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Rio Grande Valley Republicans have boasted growing strength in recent years. It’s a significant achievement in an area that has long been known as a Democratic Party stronghold, even called a one-party region. A big question hangs over the local conservative party, however: can it sustain its current success?

The answer to that question remains to be seen.

Recent Republican Party inroads have drawn national attention. National party officials recently have invested heavily in capitalizing on those gains, sending financial support to local GOP candidates.

That wasn’t always the case. For decades most elections in the Valley were decided during the March primaries, as Republicans didn’t even field candidates for most elected positions.

But the party now is represented in most races, and some candidates are winning. The 2022 general election placed a Valley Republican in both the state legislature and in Congress, for the first time in more than a century. The lone exception was Blake Fahrenthold, who represented the eastern part of the Valley from 2011 to 2018. However, Fahrenthold was elected on the strength of votes from the northern end of his region, which extended north of his hometown of Corpus Christi.

South Texas Republicans’ strength, however, remains in question. Are supporters’ devotion more to Donald Trump or to traditional party positions? His name, and positions, are mentioned much more often than those of the party.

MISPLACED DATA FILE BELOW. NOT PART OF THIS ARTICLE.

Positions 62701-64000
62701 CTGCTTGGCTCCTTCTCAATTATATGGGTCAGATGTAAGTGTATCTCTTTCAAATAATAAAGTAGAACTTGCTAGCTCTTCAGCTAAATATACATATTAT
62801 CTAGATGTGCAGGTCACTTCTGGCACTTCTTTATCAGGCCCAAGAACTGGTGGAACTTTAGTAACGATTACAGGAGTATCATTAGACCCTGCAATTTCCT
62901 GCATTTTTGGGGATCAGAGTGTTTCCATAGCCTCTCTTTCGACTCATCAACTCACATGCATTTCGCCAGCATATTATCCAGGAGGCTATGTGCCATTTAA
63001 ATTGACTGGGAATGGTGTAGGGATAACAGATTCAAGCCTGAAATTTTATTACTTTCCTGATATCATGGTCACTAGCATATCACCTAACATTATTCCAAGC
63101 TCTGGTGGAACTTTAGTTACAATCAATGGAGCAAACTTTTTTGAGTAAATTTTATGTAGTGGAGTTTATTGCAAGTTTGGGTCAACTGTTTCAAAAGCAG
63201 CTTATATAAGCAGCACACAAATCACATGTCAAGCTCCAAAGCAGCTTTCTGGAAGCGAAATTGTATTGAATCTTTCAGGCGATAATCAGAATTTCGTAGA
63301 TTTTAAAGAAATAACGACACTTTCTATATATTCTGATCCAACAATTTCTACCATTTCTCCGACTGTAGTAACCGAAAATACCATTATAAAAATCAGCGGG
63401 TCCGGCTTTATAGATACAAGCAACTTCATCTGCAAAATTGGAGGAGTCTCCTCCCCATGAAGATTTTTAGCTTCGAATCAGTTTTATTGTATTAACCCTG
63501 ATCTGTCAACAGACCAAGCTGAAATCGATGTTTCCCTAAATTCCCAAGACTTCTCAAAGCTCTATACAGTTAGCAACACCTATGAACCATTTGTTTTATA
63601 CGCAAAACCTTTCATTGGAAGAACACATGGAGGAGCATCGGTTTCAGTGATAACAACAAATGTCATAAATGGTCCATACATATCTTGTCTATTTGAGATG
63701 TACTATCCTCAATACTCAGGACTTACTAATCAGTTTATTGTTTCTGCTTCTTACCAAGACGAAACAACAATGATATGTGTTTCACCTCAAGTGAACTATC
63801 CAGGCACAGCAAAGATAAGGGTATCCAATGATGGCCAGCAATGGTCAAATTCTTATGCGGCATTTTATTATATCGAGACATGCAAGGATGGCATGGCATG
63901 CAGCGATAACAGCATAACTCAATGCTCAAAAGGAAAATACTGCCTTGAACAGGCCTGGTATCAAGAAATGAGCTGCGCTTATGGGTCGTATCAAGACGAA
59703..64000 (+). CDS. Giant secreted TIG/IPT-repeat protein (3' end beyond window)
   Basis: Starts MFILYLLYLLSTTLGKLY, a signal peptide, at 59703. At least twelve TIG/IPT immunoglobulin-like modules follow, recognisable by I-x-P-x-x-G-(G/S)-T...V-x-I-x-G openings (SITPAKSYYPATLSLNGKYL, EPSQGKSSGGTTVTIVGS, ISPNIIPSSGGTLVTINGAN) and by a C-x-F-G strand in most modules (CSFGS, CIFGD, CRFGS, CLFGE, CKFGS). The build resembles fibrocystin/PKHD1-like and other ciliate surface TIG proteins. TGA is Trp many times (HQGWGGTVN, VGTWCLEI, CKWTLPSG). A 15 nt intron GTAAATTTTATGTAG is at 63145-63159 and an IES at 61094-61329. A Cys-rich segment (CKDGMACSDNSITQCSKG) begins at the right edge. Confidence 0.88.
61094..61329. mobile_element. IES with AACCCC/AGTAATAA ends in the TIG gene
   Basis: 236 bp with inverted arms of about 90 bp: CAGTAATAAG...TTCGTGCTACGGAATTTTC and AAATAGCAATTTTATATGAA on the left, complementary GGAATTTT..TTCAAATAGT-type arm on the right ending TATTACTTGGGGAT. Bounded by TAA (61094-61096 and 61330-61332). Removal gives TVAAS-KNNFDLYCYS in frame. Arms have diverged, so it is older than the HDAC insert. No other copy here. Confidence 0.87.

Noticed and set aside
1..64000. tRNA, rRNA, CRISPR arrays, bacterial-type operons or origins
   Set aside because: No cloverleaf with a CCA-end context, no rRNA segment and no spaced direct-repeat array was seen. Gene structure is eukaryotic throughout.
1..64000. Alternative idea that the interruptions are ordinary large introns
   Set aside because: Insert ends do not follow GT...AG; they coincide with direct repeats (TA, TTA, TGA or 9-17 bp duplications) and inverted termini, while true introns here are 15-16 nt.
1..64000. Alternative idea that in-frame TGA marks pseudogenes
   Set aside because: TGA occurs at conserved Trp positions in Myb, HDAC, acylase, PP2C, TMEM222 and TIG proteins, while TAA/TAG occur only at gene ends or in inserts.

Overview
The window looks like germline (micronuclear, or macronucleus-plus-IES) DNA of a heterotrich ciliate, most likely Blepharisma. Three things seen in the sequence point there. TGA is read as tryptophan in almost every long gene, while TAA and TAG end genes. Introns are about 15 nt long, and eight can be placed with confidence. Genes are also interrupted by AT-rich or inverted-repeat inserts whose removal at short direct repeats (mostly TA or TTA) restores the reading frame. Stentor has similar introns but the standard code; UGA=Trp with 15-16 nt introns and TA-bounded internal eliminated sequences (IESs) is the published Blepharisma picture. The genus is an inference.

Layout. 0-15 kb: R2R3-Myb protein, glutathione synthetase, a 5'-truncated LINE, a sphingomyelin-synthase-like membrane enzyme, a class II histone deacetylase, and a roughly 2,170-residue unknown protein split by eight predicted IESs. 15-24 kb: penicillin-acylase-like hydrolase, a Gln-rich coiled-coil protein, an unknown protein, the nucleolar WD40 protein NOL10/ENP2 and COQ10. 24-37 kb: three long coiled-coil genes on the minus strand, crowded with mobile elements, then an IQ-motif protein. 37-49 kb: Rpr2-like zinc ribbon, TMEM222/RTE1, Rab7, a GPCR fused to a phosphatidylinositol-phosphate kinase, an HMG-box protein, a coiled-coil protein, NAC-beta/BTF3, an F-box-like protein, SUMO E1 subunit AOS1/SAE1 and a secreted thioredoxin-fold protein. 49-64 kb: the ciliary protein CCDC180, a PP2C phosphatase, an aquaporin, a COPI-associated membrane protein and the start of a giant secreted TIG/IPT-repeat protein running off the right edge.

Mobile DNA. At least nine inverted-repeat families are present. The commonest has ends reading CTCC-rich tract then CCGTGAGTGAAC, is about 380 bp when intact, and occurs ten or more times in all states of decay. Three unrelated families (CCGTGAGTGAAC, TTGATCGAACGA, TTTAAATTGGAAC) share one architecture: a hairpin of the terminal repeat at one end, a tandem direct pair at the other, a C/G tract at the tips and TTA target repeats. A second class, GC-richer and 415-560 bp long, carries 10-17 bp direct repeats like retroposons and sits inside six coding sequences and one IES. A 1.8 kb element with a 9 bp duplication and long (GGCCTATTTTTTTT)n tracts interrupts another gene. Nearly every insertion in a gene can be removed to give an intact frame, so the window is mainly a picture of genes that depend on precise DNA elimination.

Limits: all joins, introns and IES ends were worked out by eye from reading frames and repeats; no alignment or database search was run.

Will Trump’s recent conviction on felony business fraud charges, and the results of other pending cases, affect that devotion, and Republicans’ strength in South Texas?

Last week’s Supreme Court ruling granting Trump partial immunity from prosecution didn’t clear him completely. Moreover, regardless of the results of future trials, and of the November presidential election, we can expect an identity crisis to emerge once Trump’s influence wanes. And that time likely isn’t too far off, as Trump just marked his 78th birthday.

Valley Republicans have been here before, and candidates representing the party have been elected. Many can be characterized in two ways: young progressives such as Tony Garza and Carlos Cascos in Cameron County, and older, more conservative members such as mayors Othal Brand in McAllen, John Franz in Hidalgo and Conrado “Connie” de la Garza in Harlingen, who promised to fight burdensome bureaucracy and get things done.

Each period of success, however, has led to infighting between the young moderates and the old guard who fought to retain traditional party principles. Such fighting led to implosions that largely negated previous gains.

Let’s hope that doesn’t happen this time. While Democrats certainly have enjoyed their historical dominance in South Texas, many have blamed the region’s history of widespread political corruption on the lack of options, and oversight, that an opposition party can provide.

A political party needs to be based on more than the personality of one person. Once that person is gone, the group could founder at it seeks to find, or create, a new, more permanent, identity.

For Rio Grande Valley Republicans, that challenge might not be far away.